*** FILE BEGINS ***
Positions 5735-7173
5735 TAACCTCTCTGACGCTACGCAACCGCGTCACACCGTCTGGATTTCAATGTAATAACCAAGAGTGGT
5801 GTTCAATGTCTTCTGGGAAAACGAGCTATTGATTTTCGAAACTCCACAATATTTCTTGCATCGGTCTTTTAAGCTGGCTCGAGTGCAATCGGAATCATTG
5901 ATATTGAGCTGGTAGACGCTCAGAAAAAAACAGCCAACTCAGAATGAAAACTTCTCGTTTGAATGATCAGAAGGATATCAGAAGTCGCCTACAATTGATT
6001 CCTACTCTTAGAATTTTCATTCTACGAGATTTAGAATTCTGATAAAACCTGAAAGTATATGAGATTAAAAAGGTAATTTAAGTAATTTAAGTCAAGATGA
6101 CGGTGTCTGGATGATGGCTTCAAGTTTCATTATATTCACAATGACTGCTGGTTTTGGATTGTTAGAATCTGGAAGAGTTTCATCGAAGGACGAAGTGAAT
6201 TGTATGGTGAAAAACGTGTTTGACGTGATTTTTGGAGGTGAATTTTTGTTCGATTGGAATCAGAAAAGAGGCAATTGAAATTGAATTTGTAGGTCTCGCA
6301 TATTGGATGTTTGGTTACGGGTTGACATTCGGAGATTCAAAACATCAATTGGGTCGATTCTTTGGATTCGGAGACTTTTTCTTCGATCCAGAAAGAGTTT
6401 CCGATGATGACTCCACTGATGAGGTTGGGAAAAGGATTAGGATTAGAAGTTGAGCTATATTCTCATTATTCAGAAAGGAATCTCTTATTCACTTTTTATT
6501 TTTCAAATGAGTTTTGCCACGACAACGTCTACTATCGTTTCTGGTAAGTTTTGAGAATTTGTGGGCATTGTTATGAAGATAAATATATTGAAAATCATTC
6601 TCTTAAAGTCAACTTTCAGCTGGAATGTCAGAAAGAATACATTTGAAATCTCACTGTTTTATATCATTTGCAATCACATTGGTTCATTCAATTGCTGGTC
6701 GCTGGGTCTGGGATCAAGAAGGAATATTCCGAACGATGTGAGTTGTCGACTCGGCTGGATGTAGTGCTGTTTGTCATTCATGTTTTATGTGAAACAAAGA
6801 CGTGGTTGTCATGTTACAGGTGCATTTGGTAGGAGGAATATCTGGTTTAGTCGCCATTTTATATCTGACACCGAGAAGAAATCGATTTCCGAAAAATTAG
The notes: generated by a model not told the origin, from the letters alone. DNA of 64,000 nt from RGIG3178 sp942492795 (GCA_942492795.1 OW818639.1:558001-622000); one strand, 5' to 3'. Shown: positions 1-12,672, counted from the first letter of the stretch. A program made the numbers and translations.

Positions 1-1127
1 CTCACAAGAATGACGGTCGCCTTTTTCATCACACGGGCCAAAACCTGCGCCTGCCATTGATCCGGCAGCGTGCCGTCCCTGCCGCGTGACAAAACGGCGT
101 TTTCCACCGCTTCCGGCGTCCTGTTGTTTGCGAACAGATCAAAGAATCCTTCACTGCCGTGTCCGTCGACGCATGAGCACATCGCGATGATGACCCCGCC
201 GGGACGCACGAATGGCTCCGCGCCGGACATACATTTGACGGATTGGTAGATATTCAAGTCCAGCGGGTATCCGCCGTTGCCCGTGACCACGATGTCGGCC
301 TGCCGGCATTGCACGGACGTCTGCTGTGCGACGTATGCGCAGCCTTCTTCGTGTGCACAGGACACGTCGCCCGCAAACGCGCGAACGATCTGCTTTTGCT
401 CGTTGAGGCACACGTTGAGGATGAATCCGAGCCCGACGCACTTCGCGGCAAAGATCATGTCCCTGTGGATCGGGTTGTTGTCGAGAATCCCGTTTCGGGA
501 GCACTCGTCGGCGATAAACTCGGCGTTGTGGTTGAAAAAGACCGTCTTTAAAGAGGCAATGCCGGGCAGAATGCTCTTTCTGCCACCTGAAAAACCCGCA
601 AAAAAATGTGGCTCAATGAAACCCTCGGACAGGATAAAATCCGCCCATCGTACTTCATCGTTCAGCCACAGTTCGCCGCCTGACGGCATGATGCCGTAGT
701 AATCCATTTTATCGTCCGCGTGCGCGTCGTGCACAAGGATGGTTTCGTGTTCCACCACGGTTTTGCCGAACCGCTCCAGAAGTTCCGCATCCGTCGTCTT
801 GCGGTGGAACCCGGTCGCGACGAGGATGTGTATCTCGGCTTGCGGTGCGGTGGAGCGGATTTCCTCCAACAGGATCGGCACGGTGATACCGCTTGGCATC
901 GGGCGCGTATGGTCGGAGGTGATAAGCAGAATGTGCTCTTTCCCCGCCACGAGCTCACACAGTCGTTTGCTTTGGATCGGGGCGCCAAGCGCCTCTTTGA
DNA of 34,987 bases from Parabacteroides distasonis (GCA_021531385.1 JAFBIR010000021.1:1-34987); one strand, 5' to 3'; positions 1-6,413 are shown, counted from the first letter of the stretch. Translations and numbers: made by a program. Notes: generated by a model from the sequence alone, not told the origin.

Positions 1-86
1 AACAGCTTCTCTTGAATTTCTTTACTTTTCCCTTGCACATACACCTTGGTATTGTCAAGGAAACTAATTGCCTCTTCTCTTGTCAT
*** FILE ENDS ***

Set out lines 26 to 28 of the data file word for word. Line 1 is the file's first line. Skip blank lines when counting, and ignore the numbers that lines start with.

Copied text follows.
DNA of 34,987 bases from Parabacteroides distasonis (GCA_021531385.1 JAFBIR010000021.1:1-34987); one strand, 5' to 3'; positions 1-6,413 are shown, counted from the first letter of the stretch. Translations and numbers: made by a program. Notes: generated by a model from the sequence alone, not told the origin.

Positions 1-86
1 AACAGCTTCTCTTGAATTTCTTTACTTTTCCCTTGCACATACACCTTGGTATTGTCAAGGAAACTAATTGCCTCTTCTCTTGTCAT